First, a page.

April 18, 2014
Makers of the natural testosterone booster Max Genics are hoping to appeal to consumers who want a top-quality product.
Product descriptions on MaxGenics.com emphasize 2 quality assurance checks that go into perfecting every bottle of Max Genics. First, the makers say they tweaked this product’s formula for 2 years before settling on the current version. Second, a third-party laboratory evaluates each Max Genics batch before it’s sold to consumers.
These quality control measures sound thorough and no doubt ensure Max Genics meets FDA standards for health supplements. Let’s perform our own detailed Max Genics examination to make sure this product is a true consumer value.
Max Genics’s Price
Knowing about the years of research and quality assurance testing behind Max Genics, I was curious how its price compared to other testosterone boosters. At MaxGenics.com, this product sells for $40 to $50 a bottle, depending on how many bottles are purchased at a time. But, free shipping is offered with every purchase, regardless of quantity ordered.
Looking at the 10 best testosterone supplements as ranked by eSupplements.com, I noticed prices range from around $30 per bottle to as high as $80. That places Max Genics in the middle of the testosterone supplement price range. It seems consumers don’t pay too much extra for the quality testing behind Max Genics.
The Return Policy
MaxGenics.com also offers a unique money-back guarantee on every Max Genics purchase. Customers have 365 days to evaluate this testosterone supplement and return it for a refund if they aren’t satisfied.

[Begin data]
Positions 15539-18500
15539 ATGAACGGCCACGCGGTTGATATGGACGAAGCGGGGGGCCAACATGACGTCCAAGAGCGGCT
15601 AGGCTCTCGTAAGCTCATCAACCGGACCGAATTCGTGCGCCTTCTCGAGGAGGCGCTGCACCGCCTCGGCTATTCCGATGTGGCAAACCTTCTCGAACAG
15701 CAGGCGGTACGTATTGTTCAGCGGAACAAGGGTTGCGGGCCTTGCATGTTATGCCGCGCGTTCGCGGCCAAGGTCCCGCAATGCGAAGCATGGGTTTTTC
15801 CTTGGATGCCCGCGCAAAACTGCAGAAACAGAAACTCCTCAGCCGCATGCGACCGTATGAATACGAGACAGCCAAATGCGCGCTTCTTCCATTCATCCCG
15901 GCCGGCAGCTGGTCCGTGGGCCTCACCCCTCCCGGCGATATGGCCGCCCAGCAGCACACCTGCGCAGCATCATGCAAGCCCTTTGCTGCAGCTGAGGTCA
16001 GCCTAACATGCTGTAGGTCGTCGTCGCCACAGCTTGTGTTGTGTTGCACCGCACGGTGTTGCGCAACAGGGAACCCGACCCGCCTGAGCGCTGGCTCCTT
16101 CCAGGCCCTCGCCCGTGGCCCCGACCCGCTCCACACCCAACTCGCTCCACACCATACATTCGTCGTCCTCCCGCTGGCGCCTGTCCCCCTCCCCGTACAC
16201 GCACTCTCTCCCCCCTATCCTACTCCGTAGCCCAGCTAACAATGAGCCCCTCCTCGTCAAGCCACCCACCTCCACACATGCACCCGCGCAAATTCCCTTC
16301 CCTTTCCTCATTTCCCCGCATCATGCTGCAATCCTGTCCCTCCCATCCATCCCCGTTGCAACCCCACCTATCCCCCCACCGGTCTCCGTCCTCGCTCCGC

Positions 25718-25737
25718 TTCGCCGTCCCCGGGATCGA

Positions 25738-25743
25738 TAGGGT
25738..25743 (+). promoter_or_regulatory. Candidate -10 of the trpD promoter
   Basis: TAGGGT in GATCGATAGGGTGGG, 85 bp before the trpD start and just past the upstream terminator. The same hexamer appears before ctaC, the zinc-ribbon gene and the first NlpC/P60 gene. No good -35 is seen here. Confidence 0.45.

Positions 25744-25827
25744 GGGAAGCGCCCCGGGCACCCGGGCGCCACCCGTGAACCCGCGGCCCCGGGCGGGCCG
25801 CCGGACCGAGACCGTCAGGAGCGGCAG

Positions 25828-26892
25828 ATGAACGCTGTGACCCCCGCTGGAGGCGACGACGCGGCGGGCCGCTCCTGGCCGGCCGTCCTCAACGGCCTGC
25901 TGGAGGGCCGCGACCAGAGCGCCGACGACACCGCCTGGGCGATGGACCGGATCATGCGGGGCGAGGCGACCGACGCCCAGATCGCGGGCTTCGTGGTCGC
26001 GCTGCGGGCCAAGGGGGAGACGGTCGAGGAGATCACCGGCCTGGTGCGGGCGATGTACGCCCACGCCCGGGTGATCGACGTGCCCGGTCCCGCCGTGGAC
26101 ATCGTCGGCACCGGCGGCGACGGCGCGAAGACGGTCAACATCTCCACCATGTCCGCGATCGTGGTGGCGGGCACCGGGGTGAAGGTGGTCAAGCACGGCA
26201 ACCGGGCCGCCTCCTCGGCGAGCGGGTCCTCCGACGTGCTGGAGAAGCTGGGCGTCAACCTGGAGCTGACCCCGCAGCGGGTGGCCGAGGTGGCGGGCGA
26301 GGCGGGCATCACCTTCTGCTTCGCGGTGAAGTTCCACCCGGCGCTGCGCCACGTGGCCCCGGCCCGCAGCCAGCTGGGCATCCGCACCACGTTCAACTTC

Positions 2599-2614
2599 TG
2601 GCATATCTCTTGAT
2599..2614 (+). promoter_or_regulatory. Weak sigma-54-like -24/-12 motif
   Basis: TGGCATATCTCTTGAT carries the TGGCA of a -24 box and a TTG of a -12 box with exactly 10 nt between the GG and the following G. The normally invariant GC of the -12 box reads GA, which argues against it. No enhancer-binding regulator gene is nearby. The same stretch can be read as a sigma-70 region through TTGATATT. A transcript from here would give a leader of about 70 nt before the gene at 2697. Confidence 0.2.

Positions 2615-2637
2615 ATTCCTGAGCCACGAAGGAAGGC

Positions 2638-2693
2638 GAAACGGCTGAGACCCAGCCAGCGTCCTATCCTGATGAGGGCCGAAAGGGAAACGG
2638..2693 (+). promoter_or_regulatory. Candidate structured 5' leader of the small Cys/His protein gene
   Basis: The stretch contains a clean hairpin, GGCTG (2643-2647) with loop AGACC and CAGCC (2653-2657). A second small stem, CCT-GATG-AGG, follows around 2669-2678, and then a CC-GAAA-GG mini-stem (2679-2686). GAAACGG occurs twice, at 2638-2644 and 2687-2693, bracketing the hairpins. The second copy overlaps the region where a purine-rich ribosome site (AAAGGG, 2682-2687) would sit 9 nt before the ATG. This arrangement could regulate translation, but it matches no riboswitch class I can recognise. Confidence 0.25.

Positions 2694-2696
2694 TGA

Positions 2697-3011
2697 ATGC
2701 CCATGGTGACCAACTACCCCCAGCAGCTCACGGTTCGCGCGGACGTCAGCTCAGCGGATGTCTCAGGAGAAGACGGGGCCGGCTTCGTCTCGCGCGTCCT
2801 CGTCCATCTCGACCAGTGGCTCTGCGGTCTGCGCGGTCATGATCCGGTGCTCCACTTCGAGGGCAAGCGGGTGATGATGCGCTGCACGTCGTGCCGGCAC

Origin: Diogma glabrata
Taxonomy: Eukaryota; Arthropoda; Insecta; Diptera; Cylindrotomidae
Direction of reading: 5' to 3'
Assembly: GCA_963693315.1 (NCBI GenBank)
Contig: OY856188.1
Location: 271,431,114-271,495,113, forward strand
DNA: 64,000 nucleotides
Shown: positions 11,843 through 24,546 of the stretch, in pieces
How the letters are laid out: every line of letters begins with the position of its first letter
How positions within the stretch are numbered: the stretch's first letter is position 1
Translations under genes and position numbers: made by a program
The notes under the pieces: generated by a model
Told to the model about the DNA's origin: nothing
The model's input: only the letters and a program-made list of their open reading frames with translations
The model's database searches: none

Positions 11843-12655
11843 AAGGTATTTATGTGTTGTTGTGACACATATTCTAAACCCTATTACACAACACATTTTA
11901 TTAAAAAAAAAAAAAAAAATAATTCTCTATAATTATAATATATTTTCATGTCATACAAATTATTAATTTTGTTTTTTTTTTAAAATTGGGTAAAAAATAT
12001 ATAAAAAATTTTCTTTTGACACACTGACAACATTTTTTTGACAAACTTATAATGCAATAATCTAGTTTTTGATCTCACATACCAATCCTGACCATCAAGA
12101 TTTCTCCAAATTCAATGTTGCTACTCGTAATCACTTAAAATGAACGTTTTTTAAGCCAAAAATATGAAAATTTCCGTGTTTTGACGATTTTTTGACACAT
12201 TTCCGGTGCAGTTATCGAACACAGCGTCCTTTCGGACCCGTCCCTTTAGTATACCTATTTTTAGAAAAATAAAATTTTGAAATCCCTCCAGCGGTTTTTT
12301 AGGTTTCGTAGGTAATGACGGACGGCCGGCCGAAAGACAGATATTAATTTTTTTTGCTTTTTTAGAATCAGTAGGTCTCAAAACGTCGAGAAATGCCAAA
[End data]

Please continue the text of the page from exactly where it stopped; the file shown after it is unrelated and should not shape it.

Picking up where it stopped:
This return policy is one of the most generous I’ve ever encountered. Most companies have only a 30 to 60 day money-back guarantee, if they offer one at all.
But, I wasn’t able to determine if this money-back guarantee covers more than one Max Genics bottle. Some companies cover only 1 bottle in their refund policy and require customers to return additional unopened bottles in saleable condition. I wish MaxGenics.com made it clearer whether customers can use multiple bottles within the yearlong timeframe.
How and When to Take Max Genics
The recommended dose is 2 capsules once a day, taken with a full glass of water and a meal. Taking Max Genics on an empty stomach is probably fine, but having a full stomach may reduce chances of stomach distress.
I didn’t find any information about what time of day to take Max Genics, though. I recommend trying Max Genics at different times of day to see what brings you the best results.
For example, someone taking Max Genics to enhance sexual performance should take the daily dose close to having sex.
Exercising and eating right are also recommended for men using Max Genics. A natural testosterone boost improves muscle building, so men should take advantage of that Max Genics benefit. Similarly, following a healthy diet ensures Max Genics’ natural ingredients aren’t nullified with junk food and gluttony .
A Peek at the Active Ingredients
Max Genics uses 10 ingredients to boost testosterone. But, the ingredients aren’t combined in a proprietary blend, making it easy to assess whether they’ll be effective in the Max Genics dosages.
L-Arginine – 500 mg. Arginine is an amino acid used to increase nitric oxide production and thereby improve erections. In one study, men with erectile dysfunction took 5 g arginine, and 31% had improved sexual function.  Max Genics’ arginine dose is much smaller, though, so it may not improve ED.